Catholic Archbishop of Sydney Anthony Fisher has warned activist-backed legal cases launched against religious schools “threaten the very future of faith-based education in this country”. Archbishop Fisher, one of the most senior clerics in the nation, declared the ability of Christian schools to teach according to their faith should not be “defended in costly actions instigated by activist groups in tribunals, and courts”. The chair of the Bishops’ Commission for Catholic Education also attacked the Coalition and Labor over their failure to swiftly implement religious protections following the legalisation of same-sex marriage, leaving faith-based institutions at risk of “lawfare”.
Citing revelations about an activist-backed anti-discrimination complaint lodged against Ballarat Christian College, Archbishop Fisher said the case seemed to have been “carefully timed in an attempt to derail current efforts to protect religious freedom in Australia”. Archbishop Fisher said the Victorian case challenged the right of religious schools to “teach that marriage is between a man and a woman and to require staff to not undermine that teaching”. “It contests the right of parents to choose schools for their children that accord with their own religious beliefs,’’ he said. “It undermines the expectation students will be taught by teachers with conviction.’’
Reflecting concerns expressed by Christian school groups across Australia, Archbishop Fisher said those who had campaigned to legalise same-sex marriage had claimed there “would be no negative consequences for those who did not agree”. “Here we are, less than two years later, and a prominent activist group borne out of the Yes campaign demonstrates this was false,” he said. “This is sadly true to form: it’s the same style of activism that sought to weaponise state anti-discrimination law against Archbishop of Hobart, Julian Porteous, for distributing pamphlets about Catholic teaching on marriage.”
Archbishop Fisher said Attorney-General Christian Porter must “urgently clarify” if faith-based schools and other institutions would be protected in cases similar to the legal challenge launched against Ballarat Christian College. He also called out leaders from both major parties for promising Australians of faith during the marriage-postal vote that “religious freedom would be protected before any change to the law was made”. “They failed to fulfil that promise,’’ Archbishop Fisher said. “Two years later and religious schools are being subjected to exactly the sort of lawfare they said they feared and our leaders promised would be prevented.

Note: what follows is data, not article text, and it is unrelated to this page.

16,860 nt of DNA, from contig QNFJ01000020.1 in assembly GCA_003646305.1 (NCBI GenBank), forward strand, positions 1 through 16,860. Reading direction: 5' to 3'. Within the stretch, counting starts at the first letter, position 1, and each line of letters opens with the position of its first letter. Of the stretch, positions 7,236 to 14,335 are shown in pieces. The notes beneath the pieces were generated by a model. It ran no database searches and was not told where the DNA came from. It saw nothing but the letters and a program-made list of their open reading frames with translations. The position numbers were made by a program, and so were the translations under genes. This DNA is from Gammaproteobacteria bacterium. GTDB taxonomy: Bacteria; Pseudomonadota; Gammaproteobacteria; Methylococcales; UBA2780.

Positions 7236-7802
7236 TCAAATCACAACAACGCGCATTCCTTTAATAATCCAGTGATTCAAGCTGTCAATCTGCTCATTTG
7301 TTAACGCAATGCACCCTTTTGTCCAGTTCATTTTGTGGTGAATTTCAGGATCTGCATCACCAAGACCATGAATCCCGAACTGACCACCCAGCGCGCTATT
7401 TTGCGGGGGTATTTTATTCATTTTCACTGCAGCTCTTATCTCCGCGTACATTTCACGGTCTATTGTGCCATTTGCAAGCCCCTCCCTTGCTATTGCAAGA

“Even if the government’s proposed Religious Discrimination Bill is passed it remains unclear whether the Ballarat Christian College would be protected. And it remains unclear whether other faith-based schools will be able to continue to employ staff who share their mission.” Archbishop Fisher said Mr Porter had engaged in consultation with religious groups, leaders of religious schools and Equality Australia, the activist group supporting the Ballarat Christian College case. “In light of these discussions, the Attorney-General must urgently clarify if it is intended that faith-based schools and other institutions will be protected in such cases under any proposed legislation,” he said.
Former Ballarat Christian College teacher Rachel Colvin has lodged a claim with the Victorian Civil and Administrative Tribunal claiming she was discriminated against over her political and religious beliefs in support of same-sex marriage. Ms Colvin‘s case, backed by Equality Australia, centres on her claims she was forced to quit after refusing to adhere to the Ballarat Christian College policy on same-sex marriage. The school’s enterprise agreement lodged with the Fair Work Commission in 2017 includes a clause which states “all employees are expected by the college to possess and maintain a firm belief consistent with the Statement of Faith of the college”.
The teacher, who notified the school of her objections to the statement in a letter on August 14 last year, met college officials who indicated she was free to hold her personal views but was required to support and teach in accordance with the beliefs of the institution. Ms Colvin allegedly was unwilling to do so. Australian Association of Christian Schools executive officer Alithea Westerman said if federal exemptions were not “certain to provide protection” it would be difficult to deal with the issue. “Unless political will and legislative creativity is brought to bear we are concerned that school communities will be targeted by activists with an unhealthy obsession,” she said.
Source: Compiled by APN from media reports